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Submission + - Chaos Computer Club Claims It Can Reproduce Fingerprints From People's Photos 1

An anonymous reader writes: Chaos Computer Club, Europe’s largest association of hackers, claims it can reproduce your fingerprints from a couple of photos that show your fingers. At the 31st annual Chaos Computer Club convention in Hamburg, Germany, Jan Krissler, also known by his alias "Starbug," explained how he copied the thumbprint of German Defense Minister Ursula von der Leyen. Because these fingerprints can be used for biometric authentication, Starbug believes that after his talk, "politicians will presumably wear gloves when talking in public."

Submission + - Million of British Imperial Documents Being Digitised (bbc.com)

Intrepid imaginaut writes: A transgender singer hits stardom in Baghdad. Officials scramble to impose order after a Kuwaiti restaurant is found to be selling cat meat. Gulf royals on an official visit to London are left marooned in a drab south London suburb because of a shortage of hotel rooms in the West End.

These are some of the quirky stories hiding in nine miles of shelving at the British Library (BL) that hold the India Office Records — millions of documents recording Britain's 350-year presence in the sub-continent.

The India Office did not only administer India, it also exercised colonial rule over an area stretching west as far as Aden. That's why the files cover Persia and Arabia. And the reason the stories are coming to light is that the Qatar Foundation has paid £8.7m for nearly half a million documents relating to the Gulf to be digitised.

Work started in 2012, and many of those documents have now gone online at the Qatar National Library's digital library portal.

Submission + - 6,000 Year Old Temple Unearthed in Ukraine

An anonymous reader writes: A massive archaeological dig of an ancient Ukrainian village first begun in 2009 has yielded a discovery that I sort of hope ends up inspiring a video game: a massive, scary-sounding temple. From the article: "Inside the temple, archaeologists found the remains of eight clay platforms, which may have been used as altars, the finds suggested. A platform on the upper floor contains "numerous burnt bones of lamb, associated with sacrifice," write Burdo and Videiko, of the Institute of Archaeology of the National Academy of Sciences of Ukraine. The floors and walls of all five rooms on the upper floor were "decorated by red paint, which created [a] ceremonial atmosphere."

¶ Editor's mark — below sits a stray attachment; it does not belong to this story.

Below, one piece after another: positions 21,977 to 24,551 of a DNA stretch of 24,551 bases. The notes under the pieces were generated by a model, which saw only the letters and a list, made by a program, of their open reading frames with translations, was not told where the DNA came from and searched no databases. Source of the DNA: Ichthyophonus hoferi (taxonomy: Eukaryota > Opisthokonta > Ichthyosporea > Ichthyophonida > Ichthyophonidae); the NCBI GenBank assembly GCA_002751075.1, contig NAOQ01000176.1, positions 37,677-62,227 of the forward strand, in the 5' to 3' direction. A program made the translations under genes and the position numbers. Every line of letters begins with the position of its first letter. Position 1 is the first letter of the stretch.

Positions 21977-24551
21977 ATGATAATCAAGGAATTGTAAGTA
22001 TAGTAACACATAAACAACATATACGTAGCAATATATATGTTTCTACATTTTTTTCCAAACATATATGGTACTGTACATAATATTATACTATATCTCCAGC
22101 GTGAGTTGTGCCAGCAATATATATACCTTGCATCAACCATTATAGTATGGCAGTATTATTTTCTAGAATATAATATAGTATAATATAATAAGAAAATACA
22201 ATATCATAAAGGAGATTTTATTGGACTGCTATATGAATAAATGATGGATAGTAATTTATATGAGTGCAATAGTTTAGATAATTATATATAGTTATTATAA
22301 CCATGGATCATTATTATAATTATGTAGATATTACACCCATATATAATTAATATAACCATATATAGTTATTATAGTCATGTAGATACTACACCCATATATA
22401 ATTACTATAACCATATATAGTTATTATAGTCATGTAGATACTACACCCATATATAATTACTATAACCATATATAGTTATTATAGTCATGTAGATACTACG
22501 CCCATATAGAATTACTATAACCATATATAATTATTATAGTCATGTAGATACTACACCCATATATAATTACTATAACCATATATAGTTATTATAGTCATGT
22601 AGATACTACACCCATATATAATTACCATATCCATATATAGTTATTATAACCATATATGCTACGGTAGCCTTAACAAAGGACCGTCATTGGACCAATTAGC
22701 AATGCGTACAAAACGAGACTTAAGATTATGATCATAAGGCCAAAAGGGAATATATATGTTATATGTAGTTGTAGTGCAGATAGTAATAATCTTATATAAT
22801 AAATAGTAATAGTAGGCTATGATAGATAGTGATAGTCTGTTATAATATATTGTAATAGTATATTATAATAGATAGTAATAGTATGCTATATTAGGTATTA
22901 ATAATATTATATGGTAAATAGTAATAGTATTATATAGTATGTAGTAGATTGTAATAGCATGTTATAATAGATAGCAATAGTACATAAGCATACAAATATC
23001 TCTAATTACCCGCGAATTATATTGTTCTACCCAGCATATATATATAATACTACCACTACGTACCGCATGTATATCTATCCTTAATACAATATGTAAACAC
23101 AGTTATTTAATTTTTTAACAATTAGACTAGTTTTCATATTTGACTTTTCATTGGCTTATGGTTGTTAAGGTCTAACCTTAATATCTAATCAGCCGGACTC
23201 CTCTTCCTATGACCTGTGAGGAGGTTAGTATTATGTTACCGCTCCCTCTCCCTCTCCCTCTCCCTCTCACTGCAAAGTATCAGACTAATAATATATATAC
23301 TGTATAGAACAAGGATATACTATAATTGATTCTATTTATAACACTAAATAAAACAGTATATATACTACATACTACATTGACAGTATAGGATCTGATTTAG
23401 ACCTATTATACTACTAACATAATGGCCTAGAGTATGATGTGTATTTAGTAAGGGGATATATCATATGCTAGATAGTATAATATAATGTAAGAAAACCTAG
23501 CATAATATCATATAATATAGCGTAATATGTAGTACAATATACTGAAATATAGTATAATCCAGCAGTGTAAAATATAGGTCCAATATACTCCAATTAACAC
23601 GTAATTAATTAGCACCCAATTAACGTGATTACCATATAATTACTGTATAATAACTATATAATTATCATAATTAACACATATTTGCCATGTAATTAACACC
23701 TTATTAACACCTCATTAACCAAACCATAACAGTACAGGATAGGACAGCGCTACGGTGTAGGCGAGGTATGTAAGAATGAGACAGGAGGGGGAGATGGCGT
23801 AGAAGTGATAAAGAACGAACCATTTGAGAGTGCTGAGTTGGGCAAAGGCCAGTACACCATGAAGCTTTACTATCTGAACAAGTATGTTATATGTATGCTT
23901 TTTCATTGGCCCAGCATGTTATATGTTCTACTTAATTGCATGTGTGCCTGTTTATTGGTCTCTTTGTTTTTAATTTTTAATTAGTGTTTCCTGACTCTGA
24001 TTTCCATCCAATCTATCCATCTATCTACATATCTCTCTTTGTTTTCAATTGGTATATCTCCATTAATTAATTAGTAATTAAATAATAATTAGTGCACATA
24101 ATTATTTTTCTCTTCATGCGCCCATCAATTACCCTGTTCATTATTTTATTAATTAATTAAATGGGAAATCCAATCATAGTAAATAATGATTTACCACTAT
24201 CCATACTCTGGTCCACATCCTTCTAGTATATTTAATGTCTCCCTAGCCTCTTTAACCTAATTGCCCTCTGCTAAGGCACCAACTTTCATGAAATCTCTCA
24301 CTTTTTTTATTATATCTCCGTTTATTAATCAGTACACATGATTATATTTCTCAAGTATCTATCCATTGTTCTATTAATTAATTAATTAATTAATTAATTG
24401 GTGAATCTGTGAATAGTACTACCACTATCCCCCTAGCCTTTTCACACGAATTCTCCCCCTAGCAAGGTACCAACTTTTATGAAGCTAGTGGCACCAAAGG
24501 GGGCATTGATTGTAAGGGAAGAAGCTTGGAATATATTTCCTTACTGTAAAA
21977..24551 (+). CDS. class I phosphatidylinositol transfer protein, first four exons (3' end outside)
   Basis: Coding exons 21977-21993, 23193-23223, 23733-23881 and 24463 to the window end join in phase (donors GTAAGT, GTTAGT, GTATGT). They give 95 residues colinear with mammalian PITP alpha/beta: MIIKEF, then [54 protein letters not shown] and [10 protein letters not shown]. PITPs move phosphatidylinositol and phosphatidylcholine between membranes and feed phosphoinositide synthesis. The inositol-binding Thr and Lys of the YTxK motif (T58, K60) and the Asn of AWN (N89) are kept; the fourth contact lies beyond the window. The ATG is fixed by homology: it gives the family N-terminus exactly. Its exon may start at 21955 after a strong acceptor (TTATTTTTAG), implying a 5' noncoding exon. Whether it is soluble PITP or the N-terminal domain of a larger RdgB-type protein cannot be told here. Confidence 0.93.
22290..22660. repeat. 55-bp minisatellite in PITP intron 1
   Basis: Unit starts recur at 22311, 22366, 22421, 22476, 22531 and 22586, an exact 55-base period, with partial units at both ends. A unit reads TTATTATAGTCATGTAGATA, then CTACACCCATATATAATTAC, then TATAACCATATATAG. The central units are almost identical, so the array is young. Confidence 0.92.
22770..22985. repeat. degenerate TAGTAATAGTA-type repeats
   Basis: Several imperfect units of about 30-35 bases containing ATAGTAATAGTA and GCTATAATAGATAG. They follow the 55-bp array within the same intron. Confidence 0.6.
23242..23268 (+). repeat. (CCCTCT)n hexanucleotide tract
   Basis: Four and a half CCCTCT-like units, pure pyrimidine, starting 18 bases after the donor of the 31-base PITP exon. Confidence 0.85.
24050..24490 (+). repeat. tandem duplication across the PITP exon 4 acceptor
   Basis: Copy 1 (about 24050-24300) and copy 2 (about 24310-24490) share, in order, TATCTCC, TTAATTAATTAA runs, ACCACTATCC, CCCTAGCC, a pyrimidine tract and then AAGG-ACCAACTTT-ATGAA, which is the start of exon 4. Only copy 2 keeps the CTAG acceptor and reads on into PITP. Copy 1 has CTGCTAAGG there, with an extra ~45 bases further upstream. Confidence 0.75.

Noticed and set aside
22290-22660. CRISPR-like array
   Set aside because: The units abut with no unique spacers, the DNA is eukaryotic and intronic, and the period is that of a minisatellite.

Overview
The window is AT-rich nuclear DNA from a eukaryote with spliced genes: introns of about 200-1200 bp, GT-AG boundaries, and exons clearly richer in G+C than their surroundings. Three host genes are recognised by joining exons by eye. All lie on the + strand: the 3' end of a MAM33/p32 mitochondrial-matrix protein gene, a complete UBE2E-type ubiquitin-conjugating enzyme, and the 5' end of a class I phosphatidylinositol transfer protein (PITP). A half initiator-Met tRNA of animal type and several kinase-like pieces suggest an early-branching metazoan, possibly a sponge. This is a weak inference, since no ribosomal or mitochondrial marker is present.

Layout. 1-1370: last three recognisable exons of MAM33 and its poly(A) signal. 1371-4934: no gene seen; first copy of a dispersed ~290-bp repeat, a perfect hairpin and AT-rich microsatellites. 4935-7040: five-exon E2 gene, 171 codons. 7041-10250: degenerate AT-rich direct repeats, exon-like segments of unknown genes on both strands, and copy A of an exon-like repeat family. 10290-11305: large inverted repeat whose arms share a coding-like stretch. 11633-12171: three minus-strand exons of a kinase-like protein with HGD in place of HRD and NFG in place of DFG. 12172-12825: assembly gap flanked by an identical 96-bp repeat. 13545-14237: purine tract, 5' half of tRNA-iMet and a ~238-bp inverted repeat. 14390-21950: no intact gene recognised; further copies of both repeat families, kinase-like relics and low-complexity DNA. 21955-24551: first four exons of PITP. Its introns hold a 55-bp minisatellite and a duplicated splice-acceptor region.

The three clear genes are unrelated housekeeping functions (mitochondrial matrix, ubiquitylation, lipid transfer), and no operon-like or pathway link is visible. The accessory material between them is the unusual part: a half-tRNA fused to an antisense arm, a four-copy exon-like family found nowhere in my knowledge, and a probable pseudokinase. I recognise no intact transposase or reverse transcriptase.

Maybe this is what Putin has been after.

Submission + - Delivering Malicious Android Apps Hidden In Image Files

An anonymous reader writes: Researchers have found a way to deliver a malicious app to Android users by hiding it into what seems to be an encrypted image file, which is then delivered via a legitimate, seemingly innocuous wrapper app. Fortinet malware researcher Axelle Apvrille and reverse engineer Ange Albertini created a custom tool they dubbed AngeCryption, which allows them to encrypt the payload Android application package (APK) and make it look like an image (PNG, JPG) file . They also had to create another APK that carries the "booby-trapped" image file and which can decrypt it to unveil the malicious APK file and install it. A malicious app thusly encrypted is nearly invisible to reverse engineers, and possibly even to AV solutions and Google's Android Bouncer.

Submission + - E-citizens unite: Estonia opens its digital borders

bauernakke writes: Estonia has invited people to register as e-residents — a step towards a world where a person’s identity online matters just as much as their identity offline.
The deal offers lucrative tax options as well as the convenience of being able to do business from anywhere in the world.

Submission + - Facebook to DEA: Stop Using Phony Profiles to Nab Criminals

HughPickens.com writes: CNNMoney reports that Facebook has sent a letter to the U.S. Drug Enforcement Administration demanding that agents stop impersonating users on the social network. "The DEA's deceptive actions... threaten the integrity of our community," Facebook chief security officer Joe Sullivan wrote to DEA head Michele Leonhart. "Using Facebook to impersonate others abuses that trust and makes people feel less safe and secure when using our service." Facebook's letter comes on the heels of reports that the DEA impersonated a young woman on Facebook to communicate with suspected criminals, and the Department of Justice argued that they had the right to do so. Facebook contends that their terms and Community Standards — which the DEA agent had to acknowledge and agree to when registering for a Faceook account — expressly prohibit the creation and use of fake accounts. "Isn't this the definition of identity theft?" says Privacy researcher Runa Sandvik. The DEA has declined to comment and referred all questions to the Justice Department, which has not returned CNNMoney's calls.

Submission + - First Demonstration Of Artificial Intelligence On A Quantum Computer